Ruling party picks outspoken Aso to be Japan PM

Mon Sep 22, 2008 7:41am EDT
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By Chisa Fujioka

TOKYO (Reuters) - Outspoken nationalist Taro Aso, an advocate of spending and tax cuts to boost the economy, won the race on Monday to become Japan's next prime minister and swiftly set his sights on an election expected within months.

Aso, a former foreign minister, clinched the ruling Liberal Democratic Party leadership vote by a landslide to take over from Yasuo Fukuda, who quit this month just as the economy flirts with recession and faces further damage from turmoil on Wall Street.

"As I traveled around the regions, I became even more convinced that the economy was in a recession," Aso, 68, told a news conference after winning the leadership, adding his priority was to revitalize the economy before tackling a huge public debt.

However, Aso may have little time to revive the world's second-biggest economy if, as media and pundits predict, he calls an early poll for parliament's powerful lower house.

"Standing here, I feel that this is Taro Aso's destiny," Aso, the grandson of a premier, told LDP members after winning 351 of 525 valid votes cast by party lawmakers and chapters.

"But the LDP, as the government party, must resolutely fight the (opposition) Democratic Party in the next election, and only when we have won that election will I have fulfilled my destiny.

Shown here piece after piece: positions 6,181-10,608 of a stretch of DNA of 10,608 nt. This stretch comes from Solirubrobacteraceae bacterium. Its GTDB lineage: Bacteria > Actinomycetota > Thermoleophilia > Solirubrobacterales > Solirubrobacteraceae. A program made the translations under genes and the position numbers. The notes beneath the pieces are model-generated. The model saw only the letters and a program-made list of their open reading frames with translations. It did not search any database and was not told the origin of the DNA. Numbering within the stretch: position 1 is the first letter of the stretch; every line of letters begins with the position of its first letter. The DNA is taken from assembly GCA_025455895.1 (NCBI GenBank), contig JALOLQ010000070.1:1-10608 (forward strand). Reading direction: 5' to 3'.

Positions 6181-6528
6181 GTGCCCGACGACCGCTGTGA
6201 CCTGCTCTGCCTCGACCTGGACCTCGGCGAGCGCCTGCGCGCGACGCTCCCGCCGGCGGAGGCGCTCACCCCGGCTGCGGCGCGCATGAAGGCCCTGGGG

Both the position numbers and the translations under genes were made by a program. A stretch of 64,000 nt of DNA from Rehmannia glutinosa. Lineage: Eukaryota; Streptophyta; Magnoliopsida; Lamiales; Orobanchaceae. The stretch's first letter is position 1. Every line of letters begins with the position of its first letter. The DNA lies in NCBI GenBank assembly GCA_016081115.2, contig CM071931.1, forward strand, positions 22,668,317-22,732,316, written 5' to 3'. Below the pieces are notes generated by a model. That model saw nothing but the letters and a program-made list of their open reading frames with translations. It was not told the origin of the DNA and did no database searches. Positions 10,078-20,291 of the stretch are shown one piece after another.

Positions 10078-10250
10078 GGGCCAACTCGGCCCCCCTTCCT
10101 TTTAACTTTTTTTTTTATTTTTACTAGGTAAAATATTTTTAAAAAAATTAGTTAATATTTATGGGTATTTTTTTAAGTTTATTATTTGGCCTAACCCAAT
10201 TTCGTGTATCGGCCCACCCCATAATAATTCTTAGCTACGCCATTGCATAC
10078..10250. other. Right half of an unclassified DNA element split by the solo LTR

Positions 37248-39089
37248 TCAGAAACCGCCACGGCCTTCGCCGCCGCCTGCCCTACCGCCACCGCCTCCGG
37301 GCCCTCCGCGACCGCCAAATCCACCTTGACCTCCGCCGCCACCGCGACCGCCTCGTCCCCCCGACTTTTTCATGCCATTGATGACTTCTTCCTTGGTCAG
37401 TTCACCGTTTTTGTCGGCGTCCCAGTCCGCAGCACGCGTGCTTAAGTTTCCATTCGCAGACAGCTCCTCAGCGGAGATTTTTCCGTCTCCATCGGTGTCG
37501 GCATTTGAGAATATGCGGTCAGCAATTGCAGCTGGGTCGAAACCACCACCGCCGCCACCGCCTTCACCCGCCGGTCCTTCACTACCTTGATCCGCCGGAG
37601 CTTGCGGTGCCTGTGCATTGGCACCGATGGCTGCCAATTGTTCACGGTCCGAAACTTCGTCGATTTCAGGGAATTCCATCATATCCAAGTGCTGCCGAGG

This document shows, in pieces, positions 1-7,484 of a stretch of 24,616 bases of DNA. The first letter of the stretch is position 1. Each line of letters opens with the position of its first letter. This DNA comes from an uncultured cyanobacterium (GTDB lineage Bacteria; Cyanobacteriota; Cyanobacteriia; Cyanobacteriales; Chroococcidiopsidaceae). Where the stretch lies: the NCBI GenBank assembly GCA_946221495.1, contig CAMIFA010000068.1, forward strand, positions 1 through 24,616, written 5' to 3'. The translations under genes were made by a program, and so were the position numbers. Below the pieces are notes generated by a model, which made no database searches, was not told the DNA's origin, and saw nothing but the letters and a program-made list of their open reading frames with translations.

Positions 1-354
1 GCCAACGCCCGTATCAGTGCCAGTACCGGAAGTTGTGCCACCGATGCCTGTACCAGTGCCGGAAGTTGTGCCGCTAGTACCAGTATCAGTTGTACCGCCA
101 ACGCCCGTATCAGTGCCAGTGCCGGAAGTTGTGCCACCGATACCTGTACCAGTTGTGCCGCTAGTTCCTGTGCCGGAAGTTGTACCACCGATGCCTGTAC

Aso, set to be voted prime minister on Wednesday by virtue of the ruling bloc's majority in parliament's powerful lower house, will be Japan's third prime minister in a year. Both his predecessors quit in the face of a deadlocked parliament, where the opposition controls the upper house and can stall bills.

"It's going to be a weak government and there is going to be an election and there will probably be a weak government as a result of the election," said Columbia University professor Gerry Curtis. "Japan will not be in a position to play a more dynamic role in world affairs. It will be more and more inward-looking."   Continued...

<p>Former foreign minister Taro Aso bows to parliamentarians of the ruling Liberal Democratic Party (LDP) after he was chosen as the party president during the LDP parliamentarian meeting at the party headquarters in Tokyo September 22, 2008. REUTERS/Issei Kato</p>